Possible wreckage

‘Best lead’ in plane search: 2 objects seen in sea

In this March 16, 2014 satellite imagery provided by DigitalGlobe via the Australian Maritime Safety Authority (AMSA) on Thursday, March 20, 2014, a floating object is seen at sea next to the descriptor which was added by the source. Australia's government reported Thursday, March 20, 2014 that the images show suspected debris from the missing Malaysia Airlines jetliner floating in an area 2,500 kilometers (1,550 miles) southwest of Perth Australia. (AP Photo/DigitalGlobe via the Australian Maritime Safety Authority)

In this March 16, 2014 satellite imagery provided by DigitalGlobe via the Australian Maritime Safety Authority (AMSA) on Thursday, March 20, 2014, a floating object is seen at sea next to the descriptor which was added by the source. Australia's government reported Thursday, March 20, 2014 that the images show suspected debris from the missing Malaysia Airlines jetliner floating in an area 2,500 kilometers (1,550 miles) southwest of Perth Australia. (AP Photo/DigitalGlobe via the Australian Maritime Safety Authority)

KUALA LUMPUR, Malaysia — A freighter used searchlights early Friday to scan rough seas in one of the remotest places on Earth after satellite images detected possible pieces from the missing Malaysia Airlines plane in the southern Indian Ocean.

In what officials called the “best lead” of the nearly two-week-old aviation mystery, a satellite detected two large objects floating about 1,000 miles off the southwestern coast of Australia and halfway to the desolate islands of the Antarctic.

The development raised new hope of finding the vanished jet and sent another emotional jolt to the families of the 239 people aboard.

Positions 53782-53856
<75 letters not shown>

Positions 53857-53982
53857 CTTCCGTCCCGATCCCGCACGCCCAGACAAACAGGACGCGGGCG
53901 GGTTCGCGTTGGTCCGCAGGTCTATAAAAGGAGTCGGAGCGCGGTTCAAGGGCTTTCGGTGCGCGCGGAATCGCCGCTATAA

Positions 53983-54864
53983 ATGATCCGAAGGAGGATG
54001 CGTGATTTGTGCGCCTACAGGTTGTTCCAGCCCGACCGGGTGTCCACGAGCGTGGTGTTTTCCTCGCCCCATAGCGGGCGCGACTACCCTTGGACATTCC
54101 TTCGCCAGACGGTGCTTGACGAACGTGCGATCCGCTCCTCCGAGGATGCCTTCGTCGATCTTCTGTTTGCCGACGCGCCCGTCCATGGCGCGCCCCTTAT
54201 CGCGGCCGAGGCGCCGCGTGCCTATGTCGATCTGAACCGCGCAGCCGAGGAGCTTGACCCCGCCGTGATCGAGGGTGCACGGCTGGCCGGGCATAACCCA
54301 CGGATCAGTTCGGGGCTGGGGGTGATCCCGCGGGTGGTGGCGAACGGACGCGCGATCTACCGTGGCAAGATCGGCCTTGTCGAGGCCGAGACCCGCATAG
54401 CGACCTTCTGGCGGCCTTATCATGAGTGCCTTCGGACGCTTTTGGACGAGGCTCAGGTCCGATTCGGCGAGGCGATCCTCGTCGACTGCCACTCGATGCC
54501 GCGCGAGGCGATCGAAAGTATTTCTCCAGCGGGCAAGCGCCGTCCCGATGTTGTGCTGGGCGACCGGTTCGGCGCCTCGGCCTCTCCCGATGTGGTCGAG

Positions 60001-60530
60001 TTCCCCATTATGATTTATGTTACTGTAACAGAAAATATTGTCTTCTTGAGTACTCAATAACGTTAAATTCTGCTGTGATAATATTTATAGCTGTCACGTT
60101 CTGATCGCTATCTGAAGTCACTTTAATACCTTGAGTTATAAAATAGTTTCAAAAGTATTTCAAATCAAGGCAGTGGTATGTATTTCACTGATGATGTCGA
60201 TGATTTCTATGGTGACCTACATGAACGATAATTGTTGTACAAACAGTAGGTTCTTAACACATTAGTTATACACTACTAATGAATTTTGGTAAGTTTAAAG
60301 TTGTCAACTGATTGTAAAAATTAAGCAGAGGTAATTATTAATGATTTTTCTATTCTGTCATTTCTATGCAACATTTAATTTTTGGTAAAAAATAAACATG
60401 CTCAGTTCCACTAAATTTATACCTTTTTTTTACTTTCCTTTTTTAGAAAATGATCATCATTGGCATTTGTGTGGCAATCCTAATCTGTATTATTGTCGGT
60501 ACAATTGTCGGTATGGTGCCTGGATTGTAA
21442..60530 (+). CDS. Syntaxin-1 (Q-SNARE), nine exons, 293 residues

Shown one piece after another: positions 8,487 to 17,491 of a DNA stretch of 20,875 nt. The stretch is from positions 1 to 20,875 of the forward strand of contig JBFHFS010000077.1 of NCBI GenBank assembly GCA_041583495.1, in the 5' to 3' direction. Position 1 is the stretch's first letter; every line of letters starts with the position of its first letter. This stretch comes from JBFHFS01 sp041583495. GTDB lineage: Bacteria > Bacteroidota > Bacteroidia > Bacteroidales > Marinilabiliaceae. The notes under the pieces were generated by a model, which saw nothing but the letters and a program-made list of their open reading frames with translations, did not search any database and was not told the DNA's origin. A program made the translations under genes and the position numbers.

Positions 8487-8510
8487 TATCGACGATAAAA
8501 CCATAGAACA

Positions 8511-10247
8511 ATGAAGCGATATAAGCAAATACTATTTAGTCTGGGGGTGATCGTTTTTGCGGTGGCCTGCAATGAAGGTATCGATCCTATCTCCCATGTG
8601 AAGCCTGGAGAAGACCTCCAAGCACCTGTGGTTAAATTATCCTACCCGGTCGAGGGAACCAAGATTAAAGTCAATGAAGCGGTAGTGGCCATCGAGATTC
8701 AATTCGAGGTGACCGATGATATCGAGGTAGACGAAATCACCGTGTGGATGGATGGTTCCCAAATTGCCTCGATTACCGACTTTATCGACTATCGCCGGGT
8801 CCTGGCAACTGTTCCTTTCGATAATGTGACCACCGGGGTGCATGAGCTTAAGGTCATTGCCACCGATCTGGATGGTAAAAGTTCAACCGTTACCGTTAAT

Australian authorities said in a statement early today that the search had turned up nothing so far. Efforts were resuming with four military aircraft planning to scour more than 13,000 square miles of ocean.

One of the objects on the satellite image was almost 80 feet long and the other was 15 feet. There could be other objects in the area, a four-hour flight from Australia, said John Young, manager of the Australian Maritime Safety Authority’s emergency response division.

“This is a lead, it’s probably the best lead we have right now,” Young said. He cautioned that the objects could be seaborne debris along a shipping route where containers can fall off cargo vessels, although the larger object is longer than a container.

The Norwegian cargo vessel Hoegh St. Petersburg, with a Filipino crew of 20, arrived in the area and used searchlights after dark to look for debris. It will continue the search Friday, said Ingar Skiaker of Hoegh Autoliners, speaking to reporters in Oslo.

The Norwegian ship, which transports cars, was on its way from South Africa to Australia, he said. The Australian Maritime Safety Authority said another commercial ship and an Australian navy vessel were also en route to the search area.

Satellite imagery experts said the lead is worth investigating.

“It would be very nice if you could see a whole wing floating there, then you could say, ‘OK that’s an airplane,’” said Sean O’Connor, an imagery analyst with IHS Jane’s. In the case of these satellite images, “you can’t tell what it is” so closer examination is critical.

Another analyst said the debris is most likely not pieces of Malaysia Airlines Flight 370. There have been several false leads since the Boeing 777 disappeared March 8 above the Gulf of Thailand en route from Kuala Lumpur to Beijing.

“The chances of it being debris from the airplane are probably small, and the chances of it being debris from other shipping are probably large,” said Jason Middleton, an aviation professor at the University of New South Wales in Sydney.

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